We have learnt that for the project to be successful there should be skilled manpower in place. From a technical point of view, this might be a challenge but we have learnt that the schools should have ICT skilled manpower in place. We have actually adopted the eRiding concept whereby our technician has been involved in capacity building a laboratory manager at ESPL. We also involved the students doing BSc in Information Technology Management degree programme in the project to carry out their attachment to at the ESPL. We thought that involving local students including female students in managing the technology will bring positive impacts in the project. We did not establish the effectiveness of this approach as this needs time, and for sure skill development needs time to be measured. Apart from the management of the infrastructure the implementing team lack skills in wireless technologies and especially the Mikrotik equipment suggested in the project.
We have learnt that the project is still on the road to “true sustainability”. The project leaders champion business models for each individual project, but we have learnt that the bottom line that our project makes money, does not imply that it is sustainable, there are other priorities such as social sustainability and the impact on social change as implied in the outcomes mapping methodology. We have learnt that sustainability deals with a range of issues such as ownership, legalities, managerial responsibility, and control over content. We have learnt that it is important to create short term, medium range and long term goals which reflect local needs and require local initiative and entrepreneurship, to fuel the creation of local businesses and community enterprises when we talk about sustainability. We have learnt that the business model should be based on the belief that local entrepreneurs and communities will find appropriate technologies to improve both their life chances and their domestic economic situations, and that by putting more relevant local content within the reach of more people, business at local public access points will be demonstrably increased.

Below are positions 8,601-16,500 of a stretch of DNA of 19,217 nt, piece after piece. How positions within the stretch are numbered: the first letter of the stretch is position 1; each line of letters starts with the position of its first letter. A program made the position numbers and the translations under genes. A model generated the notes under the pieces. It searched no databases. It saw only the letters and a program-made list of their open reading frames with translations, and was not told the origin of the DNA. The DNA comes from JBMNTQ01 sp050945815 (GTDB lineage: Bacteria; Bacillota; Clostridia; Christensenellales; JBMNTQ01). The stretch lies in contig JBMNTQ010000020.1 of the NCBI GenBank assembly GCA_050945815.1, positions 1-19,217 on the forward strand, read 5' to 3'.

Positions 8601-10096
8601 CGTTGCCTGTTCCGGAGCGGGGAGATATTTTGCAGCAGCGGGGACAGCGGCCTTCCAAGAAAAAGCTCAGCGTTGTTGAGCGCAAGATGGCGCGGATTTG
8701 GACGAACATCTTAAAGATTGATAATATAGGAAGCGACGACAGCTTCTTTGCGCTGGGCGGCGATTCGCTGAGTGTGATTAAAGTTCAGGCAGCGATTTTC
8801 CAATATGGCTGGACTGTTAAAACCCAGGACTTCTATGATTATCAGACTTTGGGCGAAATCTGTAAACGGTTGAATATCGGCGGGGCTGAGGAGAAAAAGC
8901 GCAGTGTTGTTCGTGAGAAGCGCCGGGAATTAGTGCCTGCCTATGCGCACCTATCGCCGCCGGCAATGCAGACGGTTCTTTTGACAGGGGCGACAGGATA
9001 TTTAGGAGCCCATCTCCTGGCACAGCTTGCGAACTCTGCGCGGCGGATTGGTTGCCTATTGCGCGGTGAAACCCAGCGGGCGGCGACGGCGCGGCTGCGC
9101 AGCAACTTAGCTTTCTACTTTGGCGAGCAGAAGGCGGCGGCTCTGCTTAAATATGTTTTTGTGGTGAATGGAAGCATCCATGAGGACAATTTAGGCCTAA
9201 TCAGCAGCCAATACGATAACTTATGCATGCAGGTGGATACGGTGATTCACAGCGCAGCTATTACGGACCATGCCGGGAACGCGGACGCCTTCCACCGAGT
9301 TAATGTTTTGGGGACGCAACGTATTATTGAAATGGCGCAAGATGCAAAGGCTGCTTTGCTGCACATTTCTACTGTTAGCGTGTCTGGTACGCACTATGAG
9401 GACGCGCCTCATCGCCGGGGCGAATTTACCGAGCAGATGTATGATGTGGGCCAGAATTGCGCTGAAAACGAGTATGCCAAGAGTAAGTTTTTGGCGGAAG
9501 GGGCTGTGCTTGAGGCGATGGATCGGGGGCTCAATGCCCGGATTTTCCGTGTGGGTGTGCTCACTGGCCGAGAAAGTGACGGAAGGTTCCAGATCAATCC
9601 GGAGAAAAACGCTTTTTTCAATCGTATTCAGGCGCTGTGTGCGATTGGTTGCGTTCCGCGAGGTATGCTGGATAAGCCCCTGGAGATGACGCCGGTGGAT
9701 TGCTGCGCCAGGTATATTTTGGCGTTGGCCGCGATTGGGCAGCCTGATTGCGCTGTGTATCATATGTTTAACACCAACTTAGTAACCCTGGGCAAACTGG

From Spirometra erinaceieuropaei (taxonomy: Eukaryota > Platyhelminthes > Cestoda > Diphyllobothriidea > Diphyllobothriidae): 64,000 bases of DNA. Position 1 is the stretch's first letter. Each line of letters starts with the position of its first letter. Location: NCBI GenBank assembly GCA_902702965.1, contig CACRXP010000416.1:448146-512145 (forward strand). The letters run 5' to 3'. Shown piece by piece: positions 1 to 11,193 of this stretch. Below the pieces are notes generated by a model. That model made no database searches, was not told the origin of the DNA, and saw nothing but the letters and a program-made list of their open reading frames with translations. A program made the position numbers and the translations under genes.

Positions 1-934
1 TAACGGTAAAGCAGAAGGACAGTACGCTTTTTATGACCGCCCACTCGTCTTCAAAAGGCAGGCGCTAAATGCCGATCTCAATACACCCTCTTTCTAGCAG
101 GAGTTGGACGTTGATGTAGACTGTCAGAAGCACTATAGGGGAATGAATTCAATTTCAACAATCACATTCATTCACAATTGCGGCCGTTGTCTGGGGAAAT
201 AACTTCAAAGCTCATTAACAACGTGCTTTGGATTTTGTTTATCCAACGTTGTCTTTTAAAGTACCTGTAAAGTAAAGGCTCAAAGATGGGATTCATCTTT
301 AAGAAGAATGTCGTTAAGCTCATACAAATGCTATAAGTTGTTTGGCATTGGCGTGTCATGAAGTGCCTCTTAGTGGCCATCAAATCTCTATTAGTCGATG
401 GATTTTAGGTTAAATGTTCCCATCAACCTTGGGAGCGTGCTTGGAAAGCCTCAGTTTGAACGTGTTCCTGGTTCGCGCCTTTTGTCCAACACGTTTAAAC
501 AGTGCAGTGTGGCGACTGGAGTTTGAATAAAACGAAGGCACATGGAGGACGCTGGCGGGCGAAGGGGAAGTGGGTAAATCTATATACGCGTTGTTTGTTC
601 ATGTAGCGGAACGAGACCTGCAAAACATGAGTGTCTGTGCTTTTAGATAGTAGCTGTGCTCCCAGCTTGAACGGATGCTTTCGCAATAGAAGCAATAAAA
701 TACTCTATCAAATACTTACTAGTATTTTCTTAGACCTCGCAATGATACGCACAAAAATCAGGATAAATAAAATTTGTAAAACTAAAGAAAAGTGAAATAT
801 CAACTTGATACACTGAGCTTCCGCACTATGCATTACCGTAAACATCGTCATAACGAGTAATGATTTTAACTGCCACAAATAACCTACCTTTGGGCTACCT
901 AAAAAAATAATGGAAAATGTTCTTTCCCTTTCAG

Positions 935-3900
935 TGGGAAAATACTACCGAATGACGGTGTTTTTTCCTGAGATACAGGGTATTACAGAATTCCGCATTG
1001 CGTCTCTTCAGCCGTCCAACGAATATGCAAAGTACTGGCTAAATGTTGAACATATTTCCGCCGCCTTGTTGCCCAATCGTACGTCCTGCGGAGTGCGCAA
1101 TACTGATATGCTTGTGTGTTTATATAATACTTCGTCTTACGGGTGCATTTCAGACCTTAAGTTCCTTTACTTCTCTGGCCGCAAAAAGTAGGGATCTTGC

Application of the Outcomes Mapping process
A participatory approach is undertaken in this project as the evaluation methodology. It is the intention of this project to measure outcomes as behavioural changes in the target groups (boundary partners identified). (Bessette, 2004) wrote, “Promoting community self organization is the only approach when the state does not have the necessary resources to assume all its responsibilities regarding human basic needs and socio-economic development.”
Intentional design component of the project
This project uses outcomes mapping at project level and comply with the IDRC’s philosophy in the First Mile First Inch project. With this regard ISPU Quelimane intends to look at the intentional design of the project to establish the macro level changes which this project will bring about and plan the strategies to be used.
ISPU Quelimane Students Secondary school students ISPU Quelimane Lecturers Teachers at Patricio Lumumba Department of Education Regulating Authority